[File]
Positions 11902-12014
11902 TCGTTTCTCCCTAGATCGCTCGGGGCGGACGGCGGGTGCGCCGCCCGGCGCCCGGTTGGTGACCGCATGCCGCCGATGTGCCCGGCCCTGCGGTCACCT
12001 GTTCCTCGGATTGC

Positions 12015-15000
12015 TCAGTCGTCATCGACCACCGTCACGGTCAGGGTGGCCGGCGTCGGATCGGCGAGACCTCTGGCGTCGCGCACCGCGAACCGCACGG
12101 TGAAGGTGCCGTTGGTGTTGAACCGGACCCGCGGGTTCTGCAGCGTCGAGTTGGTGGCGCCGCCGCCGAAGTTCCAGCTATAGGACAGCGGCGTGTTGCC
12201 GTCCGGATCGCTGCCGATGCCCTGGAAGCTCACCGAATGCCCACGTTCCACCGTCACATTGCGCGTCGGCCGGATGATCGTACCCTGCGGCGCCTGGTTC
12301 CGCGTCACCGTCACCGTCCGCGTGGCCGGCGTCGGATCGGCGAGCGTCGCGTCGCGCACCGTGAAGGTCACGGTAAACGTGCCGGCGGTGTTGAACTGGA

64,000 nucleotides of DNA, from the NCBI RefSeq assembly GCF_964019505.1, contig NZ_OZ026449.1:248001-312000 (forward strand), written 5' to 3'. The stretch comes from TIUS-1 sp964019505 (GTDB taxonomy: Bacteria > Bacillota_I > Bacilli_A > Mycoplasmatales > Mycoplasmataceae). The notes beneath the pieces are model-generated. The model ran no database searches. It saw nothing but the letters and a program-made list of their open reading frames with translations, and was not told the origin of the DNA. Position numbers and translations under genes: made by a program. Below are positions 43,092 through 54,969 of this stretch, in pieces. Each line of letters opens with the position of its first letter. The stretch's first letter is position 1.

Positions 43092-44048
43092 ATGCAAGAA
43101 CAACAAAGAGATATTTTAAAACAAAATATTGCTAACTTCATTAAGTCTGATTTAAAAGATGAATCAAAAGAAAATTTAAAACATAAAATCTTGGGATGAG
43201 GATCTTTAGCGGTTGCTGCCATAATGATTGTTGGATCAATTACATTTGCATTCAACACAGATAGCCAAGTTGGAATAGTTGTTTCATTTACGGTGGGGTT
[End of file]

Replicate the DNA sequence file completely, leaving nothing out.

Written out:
Positions 11902-12014
11902 TCGTTTCTCCCTAGATCGCTCGGGGCGGACGGCGGGTGCGCCGCCCGGCGCCCGGTTGGTGACCGCATGCCGCCGATGTGCCCGGCCCTGCGGTCACCT
12001 GTTCCTCGGATTGC

Positions 12015-15000
12015 TCAGTCGTCATCGACCACCGTCACGGTCAGGGTGGCCGGCGTCGGATCGGCGAGACCTCTGGCGTCGCGCACCGCGAACCGCACGG
12101 TGAAGGTGCCGTTGGTGTTGAACCGGACCCGCGGGTTCTGCAGCGTCGAGTTGGTGGCGCCGCCGCCGAAGTTCCAGCTATAGGACAGCGGCGTGTTGCC
12201 GTCCGGATCGCTGCCGATGCCCTGGAAGCTCACCGAATGCCCACGTTCCACCGTCACATTGCGCGTCGGCCGGATGATCGTACCCTGCGGCGCCTGGTTC
12301 CGCGTCACCGTCACCGTCCGCGTGGCCGGCGTCGGATCGGCGAGCGTCGCGTCGCGCACCGTGAAGGTCACGGTAAACGTGCCGGCGGTGTTGAACTGGA

64,000 nucleotides of DNA, from the NCBI RefSeq assembly GCF_964019505.1, contig NZ_OZ026449.1:248001-312000 (forward strand), written 5' to 3'. The stretch comes from TIUS-1 sp964019505 (GTDB taxonomy: Bacteria > Bacillota_I > Bacilli_A > Mycoplasmatales > Mycoplasmataceae). The notes beneath the pieces are model-generated. The model ran no database searches. It saw nothing but the letters and a program-made list of their open reading frames with translations, and was not told the origin of the DNA. Position numbers and translations under genes: made by a program. Below are positions 43,092 through 54,969 of this stretch, in pieces. Each line of letters opens with the position of its first letter. The stretch's first letter is position 1.

Positions 43092-44048
43092 ATGCAAGAA
43101 CAACAAAGAGATATTTTAAAACAAAATATTGCTAACTTCATTAAGTCTGATTTAAAAGATGAATCAAAAGAAAATTTAAAACATAAAATCTTGGGATGAG
43201 GATCTTTAGCGGTTGCTGCCATAATGATTGTTGGATCAATTACATTTGCATTCAACACAGATAGCCAAGTTGGAATAGTTGTTTCATTTACGGTGGGGTT